Shore Fishing in Florida – a Complete Guide!
This article will thoroughly cover shore fishing in Florida. One advantageous aspect of Florida fishing is that there are many opportunities for anglers without access to a boat. For the purposes of this article, this will include wading, surf fishing, and fishing from docks, bridges, and piers.
The geography of the state is a major reason for the popularity of shore fishing in Florida. Virtually all of it is open to anglers fishing the many miles of beaches. Every beach will be productive at one time or another. Also, the many inlets and passes offer anglers more shore fishing opportunities.
Shore fishing in Florida – best rods and reels
Anglers fishing in Florida have a wide selection of rod and reel combinations that they can use successfully. Fortunately, anglers shore fishing can really do fine with one or two outfits. The same tackle that works well for the majority of inshore saltwater fishing will work fine when shore fishing.
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A 7 foot medium weight rod with a 3000 series reel will get the job done in the majority of shore fishing situations. There will be times when it is tough to stop a big fish, particularly around heavy cover. Anglers fishing bridges and piers for big fish will certainly need to bump up the tackle. The same outfit can be used for surf fishing, though some anglers may opt for a traditional surf fishing outfit as well.
Florida shore fishing baits and lures
Both natural bait and artificial lures can be used successfully when shore fishing in Florida. Anglers who like to move about, whether on a beach or in a pass, will often choose to fish with lures. The best lures are jigs, spoons, and plugs. Spoons are heavy and can be cast a long distance. Plugs work great, but are expensive and have treble hooks.
Jigs are excellent lures for anglers shore fishing as well. They are economical, versatile, and catch everything that swims. A ½ ounce white bucktail jig is a great lure. Most anglers now opt for a jig and grub, as the tail can be easily changed. A Gulp Shrimp on a ¼ ounce jig head will catch all species on the beach, flats, and in the passes.
Read Capt Jim’s article on the top saltwater fishing lures
Live and cut bait works very well for anglers fishing in one spot for a while, whether it is a beach, bridge, dock, or pier. In fact, bait is really the best option on bridges and piers, especially if there are other anglers close by. Depending on the situation, anglers can soak a bait on one rod while casting lures with another.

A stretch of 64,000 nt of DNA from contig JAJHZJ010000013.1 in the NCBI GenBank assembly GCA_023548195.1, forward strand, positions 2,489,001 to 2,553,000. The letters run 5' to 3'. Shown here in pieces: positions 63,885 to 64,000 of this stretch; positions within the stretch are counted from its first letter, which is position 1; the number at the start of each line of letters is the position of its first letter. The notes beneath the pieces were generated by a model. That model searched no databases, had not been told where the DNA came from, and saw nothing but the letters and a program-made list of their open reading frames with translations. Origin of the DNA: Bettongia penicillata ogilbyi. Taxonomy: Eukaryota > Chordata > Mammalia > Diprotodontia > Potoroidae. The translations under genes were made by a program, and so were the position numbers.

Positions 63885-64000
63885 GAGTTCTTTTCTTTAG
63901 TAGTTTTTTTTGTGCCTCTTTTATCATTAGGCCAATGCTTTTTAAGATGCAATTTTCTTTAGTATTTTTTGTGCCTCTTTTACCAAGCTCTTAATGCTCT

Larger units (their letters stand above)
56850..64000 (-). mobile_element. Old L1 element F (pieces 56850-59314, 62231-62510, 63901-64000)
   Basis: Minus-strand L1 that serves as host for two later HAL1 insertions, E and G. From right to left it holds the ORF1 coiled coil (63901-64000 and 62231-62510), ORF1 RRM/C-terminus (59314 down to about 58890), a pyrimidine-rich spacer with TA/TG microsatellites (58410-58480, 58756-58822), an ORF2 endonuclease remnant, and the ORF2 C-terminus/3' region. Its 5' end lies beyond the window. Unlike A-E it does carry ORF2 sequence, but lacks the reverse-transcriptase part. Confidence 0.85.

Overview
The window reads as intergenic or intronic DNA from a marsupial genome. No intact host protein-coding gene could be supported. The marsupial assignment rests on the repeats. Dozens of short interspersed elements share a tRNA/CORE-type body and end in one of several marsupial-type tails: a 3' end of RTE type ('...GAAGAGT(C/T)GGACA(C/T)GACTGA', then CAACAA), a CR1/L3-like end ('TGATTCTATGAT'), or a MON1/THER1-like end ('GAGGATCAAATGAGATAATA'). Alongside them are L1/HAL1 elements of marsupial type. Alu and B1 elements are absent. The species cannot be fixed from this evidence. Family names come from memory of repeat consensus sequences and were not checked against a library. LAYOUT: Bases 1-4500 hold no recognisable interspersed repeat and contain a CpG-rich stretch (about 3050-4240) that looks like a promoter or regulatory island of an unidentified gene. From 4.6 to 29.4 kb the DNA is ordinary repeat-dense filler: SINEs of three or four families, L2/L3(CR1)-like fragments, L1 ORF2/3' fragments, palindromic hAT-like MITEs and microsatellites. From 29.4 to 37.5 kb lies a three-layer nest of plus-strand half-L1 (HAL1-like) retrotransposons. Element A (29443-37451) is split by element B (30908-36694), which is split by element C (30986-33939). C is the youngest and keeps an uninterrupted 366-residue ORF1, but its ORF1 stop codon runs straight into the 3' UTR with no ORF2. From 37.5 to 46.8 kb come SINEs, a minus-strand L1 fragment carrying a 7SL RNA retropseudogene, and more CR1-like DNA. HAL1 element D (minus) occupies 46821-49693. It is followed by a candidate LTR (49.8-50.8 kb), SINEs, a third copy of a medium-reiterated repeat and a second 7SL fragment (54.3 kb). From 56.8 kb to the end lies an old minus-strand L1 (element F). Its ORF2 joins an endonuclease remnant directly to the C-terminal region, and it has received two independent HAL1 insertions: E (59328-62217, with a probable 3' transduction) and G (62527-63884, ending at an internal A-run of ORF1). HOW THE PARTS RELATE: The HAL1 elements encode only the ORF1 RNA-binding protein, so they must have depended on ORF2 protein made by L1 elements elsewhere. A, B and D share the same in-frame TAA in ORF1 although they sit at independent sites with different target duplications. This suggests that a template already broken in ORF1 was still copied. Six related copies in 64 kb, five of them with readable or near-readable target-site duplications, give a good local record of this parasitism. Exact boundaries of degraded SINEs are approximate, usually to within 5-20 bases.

Fishing with bait from shore
Shrimp are king in Florida. They are readily available, reasonable priced, and catch everything that swims. Live shrimp are best for game fish such as snook and jacks. However, many fish are happy to take a dead or frozen shrimp fished on the bottom. A sliding sinker or two hook dropper rig work well.
Live bait fish can be used, however they require more effort. Most anglers catch bait with a cast net. They must then be kept alive in an aerated bucket. There are times when this effort will pay off, especially during the fall mullet run. Pinfish, sardines, herring, and mullet are top live baits. In some areas, shrimp can be caught as well.
Anglers can purchase Capt Jim’s E-book, “Inshore Saltwater Fishing” for $5 by clicking on the title link. It is 23,000 words long and covers tackle, tactics, and species.
Cut bait is very productive as well, particularly when surf fishing. The downside is catfish and rays may become a nuisance. Just about any fresh caught fish that is legal to keep can be used, the oilier the better. Mullet is a top bait and squid is a universal bait that will catch everything.
Florida shore fishing options
Anglers shore fishing in Florida have multiple options. As mentioned above, beach fishing (also called surf fishing) is always an option, if conditions allow. Much of Florida is flat and safe to wade. Jetties at inlets can be very productive. Bridges and seawalls often offer easy access. Most docks are private, but some are open to the public. Finally, fishing piers throughout the state produce good fish all year.
Read Capt Jim’s article on saltwater fishing tackle
Shore fishing from Florida beaches
It would be easy to argue that some of the best fishing in Florida occurs from the many miles of sandy beaches. The entire coast line, with the exception on the Big Bend from Tampa to Apalachicola, has sandy beaches. These beaches offer excellent fishing opportunities for a wide variety of species.
Many anglers think that heavy tackle and long casts are required when fishing the Florida beaches. This is not at all the case! Often times, the bait, and therefore the predators, will be found in the first trough, 20 to 30 feet from shore. Also, beach conditions are often calmer than other areas of the country, making it easier to fish. For the most part, two hours before and after the top of the tide are the best times to fish the Florida beaches.
Anglers can do well fishing with live bait, dead bait, and artificial lures. Those who like to walk the beach in search of fish choose lures, it is just more convenient. Silver spoons, plugs, and jigs with a soft plastic grub work well. Light tackle can be used as it is mostly open water, free from snags. Sight fishing for snook is great sport and occurs on both coasts in the warmer months.
Anglers choosing to fish with live or cut bait can still use light tackle. Whiting and pompano will often be found close to shore. Fresh or frozen shrimp fished on a bottom rig with a light sinker should put dinner in the cooler. However, serious anglers will use a dedicated, traditional surf rod. These are much longer, up to 14′, with large reels. They are better suited for rough conditions and where long casts are made. Surf rods are also better when fishing cut bait for sharks and larger fish.